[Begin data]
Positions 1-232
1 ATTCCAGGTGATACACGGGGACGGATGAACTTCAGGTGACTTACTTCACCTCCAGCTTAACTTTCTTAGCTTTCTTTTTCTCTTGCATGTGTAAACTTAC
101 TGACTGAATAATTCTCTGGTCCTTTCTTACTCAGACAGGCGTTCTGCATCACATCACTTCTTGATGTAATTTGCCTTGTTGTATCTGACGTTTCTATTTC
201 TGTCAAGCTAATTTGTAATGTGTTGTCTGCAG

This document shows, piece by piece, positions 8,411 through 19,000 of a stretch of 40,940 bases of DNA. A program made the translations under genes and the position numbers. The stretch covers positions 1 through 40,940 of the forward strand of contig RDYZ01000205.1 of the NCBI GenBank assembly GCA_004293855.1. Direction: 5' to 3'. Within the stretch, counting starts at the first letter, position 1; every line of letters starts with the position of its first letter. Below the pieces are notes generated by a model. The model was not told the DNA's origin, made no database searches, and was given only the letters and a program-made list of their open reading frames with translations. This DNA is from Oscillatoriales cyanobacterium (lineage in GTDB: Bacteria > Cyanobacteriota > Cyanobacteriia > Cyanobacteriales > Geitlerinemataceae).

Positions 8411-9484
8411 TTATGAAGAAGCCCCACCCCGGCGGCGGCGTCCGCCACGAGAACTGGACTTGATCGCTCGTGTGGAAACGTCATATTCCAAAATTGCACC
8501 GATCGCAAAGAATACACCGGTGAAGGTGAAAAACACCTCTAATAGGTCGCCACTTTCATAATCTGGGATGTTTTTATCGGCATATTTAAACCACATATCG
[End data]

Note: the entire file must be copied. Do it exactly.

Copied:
Positions 1-232
1 ATTCCAGGTGATACACGGGGACGGATGAACTTCAGGTGACTTACTTCACCTCCAGCTTAACTTTCTTAGCTTTCTTTTTCTCTTGCATGTGTAAACTTAC
101 TGACTGAATAATTCTCTGGTCCTTTCTTACTCAGACAGGCGTTCTGCATCACATCACTTCTTGATGTAATTTGCCTTGTTGTATCTGACGTTTCTATTTC
201 TGTCAAGCTAATTTGTAATGTGTTGTCTGCAG

This document shows, piece by piece, positions 8,411 through 19,000 of a stretch of 40,940 bases of DNA. A program made the translations under genes and the position numbers. The stretch covers positions 1 through 40,940 of the forward strand of contig RDYZ01000205.1 of the NCBI GenBank assembly GCA_004293855.1. Direction: 5' to 3'. Within the stretch, counting starts at the first letter, position 1; every line of letters starts with the position of its first letter. Below the pieces are notes generated by a model. The model was not told the DNA's origin, made no database searches, and was given only the letters and a program-made list of their open reading frames with translations. This DNA is from Oscillatoriales cyanobacterium (lineage in GTDB: Bacteria > Cyanobacteriota > Cyanobacteriia > Cyanobacteriales > Geitlerinemataceae).

Positions 8411-9484
8411 TTATGAAGAAGCCCCACCCCGGCGGCGGCGTCCGCCACGAGAACTGGACTTGATCGCTCGTGTGGAAACGTCATATTCCAAAATTGCACC
8501 GATCGCAAAGAATACACCGGTGAAGGTGAAAAACACCTCTAATAGGTCGCCACTTTCATAATCTGGGATGTTTTTATCGGCATATTTAAACCACATATCG